Then the people came. They came from all over, from the towns across the river and the blocks off the A205, from the outer suburbs and the neighbouring streets. They came wearing faux fur coats with skinny jeans, shiny glinting Oxford Circus sandals and flashy shirts. They too had stayed up on Tuesday night watching blue eat red, and the Obama daughters walking on to the stage in their small, well-tailored dresses and their excited shoes had reminded many of them of the four little girls bombed forty-five years before in the church in Alabama by the Ku Klux Klan. That, perhaps, was what made Jesse Jackson cry, that they walked in their flames, and it was impossible to look at this new advancement of history without also seeing the older, more terrible one, and thus the celebration was at the same time a mighty lament. There were parties all over the city that night, in Dalston, Kilburn, Brixton and Bow. Traffic sped back and forth over the Thames so that from far above the river was blackness crossed by dashing streams of light. Afros were glossed and goatees were snipped. Diminishing clouds of body spray and hairspray hung deserted near bedroom ceilings as they came, as they parked their cars in the shadows of the tower, slammed their Oyster cards through the Crystal Palace ticket barriers and meandered to the house, bearing bottles of Malbec, Merlot, whiskey and rum, which Gabriele, in the spotlit hive of the kitchen, accepted with both his slender hands. It was Bruce’s job to keep the door, which he did until giving himself to the joys of drink. They kept on coming, men in good moods and just-so trainers, women with varying degrees of fake hair, their curls, their tresses, their long straight manes trailing down their backs as they walked into the music, like so many Beyoncés.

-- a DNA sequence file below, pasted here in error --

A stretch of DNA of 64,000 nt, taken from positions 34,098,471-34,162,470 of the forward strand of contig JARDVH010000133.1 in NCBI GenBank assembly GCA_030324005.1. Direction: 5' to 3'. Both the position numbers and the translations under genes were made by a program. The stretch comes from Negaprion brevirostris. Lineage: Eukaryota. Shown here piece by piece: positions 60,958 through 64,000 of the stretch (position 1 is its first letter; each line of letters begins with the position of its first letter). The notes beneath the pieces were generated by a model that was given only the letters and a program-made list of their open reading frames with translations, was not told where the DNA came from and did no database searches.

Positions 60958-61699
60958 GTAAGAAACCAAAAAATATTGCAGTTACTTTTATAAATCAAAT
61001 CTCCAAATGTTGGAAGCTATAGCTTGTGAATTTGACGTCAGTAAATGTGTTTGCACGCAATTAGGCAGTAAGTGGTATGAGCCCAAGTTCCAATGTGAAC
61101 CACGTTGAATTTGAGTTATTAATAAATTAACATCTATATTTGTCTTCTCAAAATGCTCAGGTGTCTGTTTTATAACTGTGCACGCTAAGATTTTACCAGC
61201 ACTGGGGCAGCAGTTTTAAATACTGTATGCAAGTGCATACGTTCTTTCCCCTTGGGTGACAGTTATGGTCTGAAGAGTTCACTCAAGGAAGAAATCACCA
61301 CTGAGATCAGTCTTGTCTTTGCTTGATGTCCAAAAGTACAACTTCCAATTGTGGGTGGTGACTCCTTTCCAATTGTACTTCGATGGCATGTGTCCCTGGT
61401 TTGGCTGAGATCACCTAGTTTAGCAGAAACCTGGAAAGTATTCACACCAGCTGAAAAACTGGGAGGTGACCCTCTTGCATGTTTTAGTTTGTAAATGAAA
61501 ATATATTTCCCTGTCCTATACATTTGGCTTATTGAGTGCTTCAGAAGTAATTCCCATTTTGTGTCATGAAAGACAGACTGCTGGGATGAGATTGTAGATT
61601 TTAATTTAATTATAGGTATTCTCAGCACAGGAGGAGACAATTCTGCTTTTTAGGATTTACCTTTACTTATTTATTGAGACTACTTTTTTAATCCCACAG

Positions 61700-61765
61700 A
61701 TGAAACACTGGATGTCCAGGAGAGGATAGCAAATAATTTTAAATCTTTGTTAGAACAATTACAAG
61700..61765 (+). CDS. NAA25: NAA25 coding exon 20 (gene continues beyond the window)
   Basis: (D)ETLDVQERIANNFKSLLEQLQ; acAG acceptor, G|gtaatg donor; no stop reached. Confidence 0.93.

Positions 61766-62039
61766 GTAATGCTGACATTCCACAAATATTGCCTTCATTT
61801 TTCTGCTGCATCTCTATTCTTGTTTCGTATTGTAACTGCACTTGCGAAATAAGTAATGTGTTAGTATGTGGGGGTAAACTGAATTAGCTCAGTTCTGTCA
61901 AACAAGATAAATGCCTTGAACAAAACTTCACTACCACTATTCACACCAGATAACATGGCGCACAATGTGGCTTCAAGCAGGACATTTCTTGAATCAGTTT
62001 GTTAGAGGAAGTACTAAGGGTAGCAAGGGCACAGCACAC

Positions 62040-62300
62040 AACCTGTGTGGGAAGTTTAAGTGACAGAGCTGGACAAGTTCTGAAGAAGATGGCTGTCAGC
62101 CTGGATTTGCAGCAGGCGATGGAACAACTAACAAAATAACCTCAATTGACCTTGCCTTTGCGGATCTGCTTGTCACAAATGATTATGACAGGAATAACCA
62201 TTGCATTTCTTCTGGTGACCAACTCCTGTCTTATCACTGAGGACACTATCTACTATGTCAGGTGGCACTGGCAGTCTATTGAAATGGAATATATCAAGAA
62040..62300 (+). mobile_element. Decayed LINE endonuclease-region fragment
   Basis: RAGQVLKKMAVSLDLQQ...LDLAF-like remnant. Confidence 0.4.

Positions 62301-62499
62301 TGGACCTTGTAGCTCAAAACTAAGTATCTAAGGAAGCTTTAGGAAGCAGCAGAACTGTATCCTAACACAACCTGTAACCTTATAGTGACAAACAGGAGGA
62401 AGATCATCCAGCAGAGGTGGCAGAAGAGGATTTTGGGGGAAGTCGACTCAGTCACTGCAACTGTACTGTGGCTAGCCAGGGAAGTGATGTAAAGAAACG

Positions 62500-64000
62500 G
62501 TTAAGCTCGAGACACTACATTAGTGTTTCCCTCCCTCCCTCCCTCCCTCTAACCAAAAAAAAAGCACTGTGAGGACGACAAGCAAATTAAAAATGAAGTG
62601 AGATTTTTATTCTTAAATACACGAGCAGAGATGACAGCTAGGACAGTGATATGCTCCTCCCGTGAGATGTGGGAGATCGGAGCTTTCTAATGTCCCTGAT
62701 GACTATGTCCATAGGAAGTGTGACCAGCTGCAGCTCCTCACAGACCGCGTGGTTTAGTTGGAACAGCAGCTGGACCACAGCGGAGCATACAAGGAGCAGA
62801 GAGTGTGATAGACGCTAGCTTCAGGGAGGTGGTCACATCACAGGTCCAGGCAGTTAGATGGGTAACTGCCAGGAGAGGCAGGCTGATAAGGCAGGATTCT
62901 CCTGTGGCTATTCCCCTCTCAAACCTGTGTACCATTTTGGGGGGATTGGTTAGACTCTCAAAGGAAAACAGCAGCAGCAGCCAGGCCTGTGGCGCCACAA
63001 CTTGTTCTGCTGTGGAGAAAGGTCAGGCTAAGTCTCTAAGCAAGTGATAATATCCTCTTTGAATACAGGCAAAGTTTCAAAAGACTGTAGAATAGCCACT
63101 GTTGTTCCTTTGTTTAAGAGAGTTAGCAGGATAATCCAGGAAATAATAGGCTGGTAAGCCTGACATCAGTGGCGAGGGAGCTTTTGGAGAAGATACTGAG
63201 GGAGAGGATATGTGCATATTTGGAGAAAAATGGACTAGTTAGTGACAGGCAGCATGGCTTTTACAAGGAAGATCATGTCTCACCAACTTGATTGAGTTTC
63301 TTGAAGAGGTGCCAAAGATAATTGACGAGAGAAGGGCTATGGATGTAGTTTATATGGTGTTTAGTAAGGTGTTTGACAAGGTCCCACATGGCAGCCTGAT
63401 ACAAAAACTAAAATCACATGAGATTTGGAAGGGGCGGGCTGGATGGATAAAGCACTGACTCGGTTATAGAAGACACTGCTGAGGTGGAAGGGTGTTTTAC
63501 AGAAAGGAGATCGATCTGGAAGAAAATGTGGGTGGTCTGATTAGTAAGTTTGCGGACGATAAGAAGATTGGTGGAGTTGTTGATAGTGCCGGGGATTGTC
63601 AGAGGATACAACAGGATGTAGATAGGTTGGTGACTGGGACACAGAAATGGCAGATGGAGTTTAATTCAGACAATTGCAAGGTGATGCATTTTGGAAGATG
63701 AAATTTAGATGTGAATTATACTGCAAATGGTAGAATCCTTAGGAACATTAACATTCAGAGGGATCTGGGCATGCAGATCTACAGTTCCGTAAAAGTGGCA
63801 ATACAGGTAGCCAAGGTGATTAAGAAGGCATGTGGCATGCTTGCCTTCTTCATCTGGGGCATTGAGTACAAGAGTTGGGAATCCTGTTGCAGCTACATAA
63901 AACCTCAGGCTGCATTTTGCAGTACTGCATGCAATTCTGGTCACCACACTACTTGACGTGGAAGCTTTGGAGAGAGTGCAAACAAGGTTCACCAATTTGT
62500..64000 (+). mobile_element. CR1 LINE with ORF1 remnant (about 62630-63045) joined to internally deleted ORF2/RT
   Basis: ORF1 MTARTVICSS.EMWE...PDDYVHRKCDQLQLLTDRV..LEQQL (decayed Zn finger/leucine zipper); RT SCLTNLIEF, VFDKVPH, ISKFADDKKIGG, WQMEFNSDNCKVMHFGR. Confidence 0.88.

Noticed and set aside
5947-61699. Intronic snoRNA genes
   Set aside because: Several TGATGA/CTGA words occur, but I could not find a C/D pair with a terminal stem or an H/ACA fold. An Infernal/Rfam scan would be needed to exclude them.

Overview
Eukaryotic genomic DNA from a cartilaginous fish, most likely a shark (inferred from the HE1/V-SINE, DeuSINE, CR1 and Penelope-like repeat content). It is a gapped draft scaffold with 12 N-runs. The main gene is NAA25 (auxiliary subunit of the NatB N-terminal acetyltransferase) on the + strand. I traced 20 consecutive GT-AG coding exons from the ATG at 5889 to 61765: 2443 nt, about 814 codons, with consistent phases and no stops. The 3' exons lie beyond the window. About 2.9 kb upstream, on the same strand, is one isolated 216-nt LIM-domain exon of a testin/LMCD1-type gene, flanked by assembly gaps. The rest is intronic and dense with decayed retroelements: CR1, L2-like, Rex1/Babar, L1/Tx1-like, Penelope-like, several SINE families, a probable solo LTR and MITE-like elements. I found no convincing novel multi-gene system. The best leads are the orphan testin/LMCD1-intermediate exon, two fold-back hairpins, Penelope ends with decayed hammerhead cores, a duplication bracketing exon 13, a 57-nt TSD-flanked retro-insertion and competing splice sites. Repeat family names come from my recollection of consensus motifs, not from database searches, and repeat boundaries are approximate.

Among them were a couple, Melissa and Michael, who arrived in a red Toyota saloon. They were acquaintances of the brothers, from the media crowd, Michael had known Bruce at SOAS. He was tall and broad, with a thin, stubbled jaw and pretty eyes, the hair shaved close to the skull so as to almost disappear was naturally thick and glossy given to a distant trace of India in his ancestry. He wore loose black jeans with a sleek grey shirt, a pair of smart trainers whose white soles came and went as he walked with a hint of a skip, and a leather jacket the colour of chestnuts. Melissa was wearing a mauve silk dress with flashing boho hem, lime-green lattice wedge sandals, a black corduroy coat with a flyaway collar, and her afro was arranged in a sequence of diagonal cornrows at the front with the rest left free though tamed with a palmful of S-Curl gel. Framed within this her expression was childlike, a high forehead and slyly vulnerable eyes. Together they displayed an ordinary, transient beauty – they were a pair to turn a head, though in close proximity their faces revealed shadows, dulled, imperfect teeth and the first lines. They were on the far side of youth, at a moment in their lives when the gradual descent into age was beginning to appear, the quickening of time, the mounting of the years. They were insisting on their youth. They were carrying it with both hands.